By Cliff Ennico
Slowly but surely, eBay is making a big comeback.
I am privileged to be giving a talk at next week’s eBay Open conference in Las Vegas (www.ebayopen2016.com) on some of the legal and tax issues involved in sourcing the merchandise that you want to sell on eBay.
Here are some highlights from my talk:
You must source your merchandise legally. A thief cannot pass good title to property of any kind. Seriously, dude, don’t even THINK about doing any of the following:
- Stealing merchandise (until garbage is actually picked up by a trash hauler, it is still considered somebody’s property – resist the temptation to “dumpster dive” or “Blue Bin binge” on trash pickup day);
- Robbing somebody’s grave, even if it is a centuries-old burial ground you discovered while installing your backyard swimming pool;
- Shoplifting, even if it was during a riot or power blackout and, well, everybody was doing it;
- Selling stuff eBay says you can’t sell on the site (an alphabetical list of prohibited items can be found at http://pages.ebay.com/help/policies/index.html);
- Buying merchandise from dubious sources that you just know, or have strong reason to believe, is counterfeit or violates somebody’s trademark (in the immortal words of rock singer MeatLoaf®, “there’s ain’t no Coup deVille hiding at the bottom of a Crackerjack box”).
“Drop shipping” and consignment sales. When you “drop ship” somebody else’s goods, you sell their stuff online, collect the money, take your cut, and remit whatever’s left over to the owner, who ships the order. Make sure you include sales taxes in each state where the owner has a physical place of business, and make sure the owner warns you when it’s running low on inventory.
Consignment sales are the same as drop shipping except that the owner is usually an individual and not a company. The same sales tax rules apply to consignment sales as apply to drop shipping. Also, make sure either you take possession of the merchandise, or get the seller to agree not to sell or give the merchandise to anyone else until your eBay listing ends.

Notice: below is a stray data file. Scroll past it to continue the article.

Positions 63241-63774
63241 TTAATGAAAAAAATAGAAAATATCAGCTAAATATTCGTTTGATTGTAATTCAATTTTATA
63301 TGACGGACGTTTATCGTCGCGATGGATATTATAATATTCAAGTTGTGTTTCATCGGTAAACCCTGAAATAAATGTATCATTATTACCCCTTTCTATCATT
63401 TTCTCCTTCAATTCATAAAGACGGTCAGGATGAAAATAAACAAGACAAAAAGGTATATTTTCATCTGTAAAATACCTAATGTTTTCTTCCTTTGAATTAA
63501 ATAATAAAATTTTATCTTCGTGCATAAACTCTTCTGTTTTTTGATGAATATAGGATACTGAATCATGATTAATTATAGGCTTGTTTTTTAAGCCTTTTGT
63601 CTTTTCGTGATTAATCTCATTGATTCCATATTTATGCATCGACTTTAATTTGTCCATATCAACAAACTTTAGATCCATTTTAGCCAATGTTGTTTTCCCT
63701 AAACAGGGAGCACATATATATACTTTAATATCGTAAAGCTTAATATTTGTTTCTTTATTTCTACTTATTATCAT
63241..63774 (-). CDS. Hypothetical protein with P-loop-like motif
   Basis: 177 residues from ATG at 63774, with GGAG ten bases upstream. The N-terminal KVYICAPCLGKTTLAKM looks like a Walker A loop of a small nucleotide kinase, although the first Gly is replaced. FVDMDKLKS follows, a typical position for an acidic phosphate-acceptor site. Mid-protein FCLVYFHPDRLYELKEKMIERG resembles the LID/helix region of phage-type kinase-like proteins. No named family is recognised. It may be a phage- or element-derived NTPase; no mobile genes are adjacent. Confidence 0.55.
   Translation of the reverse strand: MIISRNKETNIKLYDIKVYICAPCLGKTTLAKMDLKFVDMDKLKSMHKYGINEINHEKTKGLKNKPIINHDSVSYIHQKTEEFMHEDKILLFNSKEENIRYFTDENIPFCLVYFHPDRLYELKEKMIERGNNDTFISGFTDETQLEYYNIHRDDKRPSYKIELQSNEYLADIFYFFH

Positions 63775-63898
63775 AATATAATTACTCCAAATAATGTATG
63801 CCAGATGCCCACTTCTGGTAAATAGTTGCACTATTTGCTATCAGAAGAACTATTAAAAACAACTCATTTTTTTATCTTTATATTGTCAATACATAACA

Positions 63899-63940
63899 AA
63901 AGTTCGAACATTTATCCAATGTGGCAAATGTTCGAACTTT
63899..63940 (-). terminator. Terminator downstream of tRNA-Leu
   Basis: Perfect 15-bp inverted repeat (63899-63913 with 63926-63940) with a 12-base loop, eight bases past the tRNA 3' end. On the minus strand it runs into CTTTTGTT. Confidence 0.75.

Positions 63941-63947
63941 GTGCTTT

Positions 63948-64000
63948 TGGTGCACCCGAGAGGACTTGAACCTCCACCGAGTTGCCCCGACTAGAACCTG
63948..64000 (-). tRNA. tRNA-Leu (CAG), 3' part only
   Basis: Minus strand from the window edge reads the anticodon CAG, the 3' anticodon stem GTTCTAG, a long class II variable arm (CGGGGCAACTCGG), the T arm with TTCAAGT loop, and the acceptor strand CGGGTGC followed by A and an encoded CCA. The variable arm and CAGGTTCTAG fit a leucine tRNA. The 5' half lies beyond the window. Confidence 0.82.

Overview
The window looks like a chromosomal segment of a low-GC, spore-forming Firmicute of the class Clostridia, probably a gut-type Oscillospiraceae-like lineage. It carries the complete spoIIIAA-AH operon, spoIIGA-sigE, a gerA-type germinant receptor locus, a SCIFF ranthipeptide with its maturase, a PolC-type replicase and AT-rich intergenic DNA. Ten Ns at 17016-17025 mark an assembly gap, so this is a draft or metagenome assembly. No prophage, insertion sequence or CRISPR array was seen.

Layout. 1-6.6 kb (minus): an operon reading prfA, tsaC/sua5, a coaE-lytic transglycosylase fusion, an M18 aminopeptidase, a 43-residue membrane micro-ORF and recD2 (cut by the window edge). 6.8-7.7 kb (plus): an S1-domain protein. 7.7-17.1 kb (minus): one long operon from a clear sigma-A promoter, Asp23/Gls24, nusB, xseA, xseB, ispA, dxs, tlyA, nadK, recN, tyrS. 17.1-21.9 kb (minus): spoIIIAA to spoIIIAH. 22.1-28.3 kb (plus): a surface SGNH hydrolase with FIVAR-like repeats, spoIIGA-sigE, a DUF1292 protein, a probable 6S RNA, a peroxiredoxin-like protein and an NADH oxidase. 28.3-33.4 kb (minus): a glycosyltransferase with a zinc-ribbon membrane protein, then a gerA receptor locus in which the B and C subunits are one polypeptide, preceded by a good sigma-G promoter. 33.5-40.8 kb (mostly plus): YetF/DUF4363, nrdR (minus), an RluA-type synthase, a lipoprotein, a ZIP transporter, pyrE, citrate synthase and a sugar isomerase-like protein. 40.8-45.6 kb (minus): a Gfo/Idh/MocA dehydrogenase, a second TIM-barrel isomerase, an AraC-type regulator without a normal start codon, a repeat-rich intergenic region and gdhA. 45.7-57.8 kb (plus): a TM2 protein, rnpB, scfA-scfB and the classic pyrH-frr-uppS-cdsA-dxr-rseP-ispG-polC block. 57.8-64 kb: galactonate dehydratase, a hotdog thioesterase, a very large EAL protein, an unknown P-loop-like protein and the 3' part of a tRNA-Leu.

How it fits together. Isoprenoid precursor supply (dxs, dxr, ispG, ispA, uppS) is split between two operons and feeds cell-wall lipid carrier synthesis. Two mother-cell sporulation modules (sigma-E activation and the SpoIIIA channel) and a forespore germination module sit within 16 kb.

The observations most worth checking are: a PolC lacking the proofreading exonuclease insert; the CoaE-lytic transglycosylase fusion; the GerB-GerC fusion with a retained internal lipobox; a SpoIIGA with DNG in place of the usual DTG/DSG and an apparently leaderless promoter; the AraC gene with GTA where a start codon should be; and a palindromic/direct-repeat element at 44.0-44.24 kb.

The tricks to “retail arbitrage.” When you buy something and pay the full retail price, then resell that something on eBay for an even higher price, that’s called “retail arbitrage.” You will have to pay sales tax when you buy the merchandise, and deduct it as part of your “cost of goods sold” when the item sells on eBay. Also, if you resell the item to someone who lives in the same state you do, you will have to collect your state’s sales tax (yes, there is sometimes double sales tax in “retail arbitrage” transactions).
“Retail arbitrage” is all about maxing out your margins. Don’t buy gift pens for $1 apiece and resell them for $2. Look for the “clearance” merchandise that’s discounted 60% or more, then offer a 20% discount off the list price on eBay. Don’t worry: the buyers will be there. If it’s trademarked merchandise (think Coach® handbags or just about any brand of perfume), buy only from authorized sources and include a photo of the receipt in your eBay listing so you can demonstrate “provenance” in case somebody accuses you of selling bogus stuff.
Becoming somebody’s “exclusive online distributor.” This is the best way to “lock in” a continuing source of supply for high-demand merchandise. Approach a local manufacturer of really cool stuff and offer to be their “exclusive online distributor.” Many companies don’t have the time or patience to build an online sales channel and will welcome the opportunity to work with you. Make sure the agreement lasts for at least three years, and that the manufacturer agrees not to sell their stuff online with anyone but you during that time.
Selling “private label” merchandise. When you buy generic merchandise overseas (usually from China or elsewhere in Asia), slap your trademark on it and resell it on eBay, that is called “private labeling.” It can be a great way to build a brand if you truly are adding value to the merchandise in some way, but it can get you into a lot of legal trouble.
When you “private label,” you assume all legal liabilities of the manufacturer. If the product is defective or harmful, that will become your problem. You will need “products liability” insurance. Make sure the merchandise is not counterfeit, and that the manufacturer isn’t selling the identical merchandise to other eBay sellers who may then (believe it or not) sue you for infringing their “private label” brand.
The secret to success when selling on eBay, or on any other online retail venue, is to find merchandise that is always in demand, with little competition, in quantities big enough that you can easily restock your inventory whenever necessary, at a low enough price that you can realize a decent profit on resale, in a “niche” that’s big enough to give you a living and help you build a recognizable “brand identity.”
Cliff Ennico (firstname.lastname@example.org) is a syndicated columnist, author and host of the PBS television series ‘Money Hunt’. This column is no substitute for legal, tax or financial advice, which can be furnished only by a qualified professional licensed in your state. To find out more about Cliff Ennico and other Creators Syndicate writers and cartoonists, visit our Web page at www.creators.com. COPYRIGHT 2016 CLIFFORD R. ENNICO. DISTRIBUTED BY CREATORS SYNDICATE, INC. Follow him at @cliffennico.
The eBay Inc. logo is a trademark of eBay Inc. Used with permission.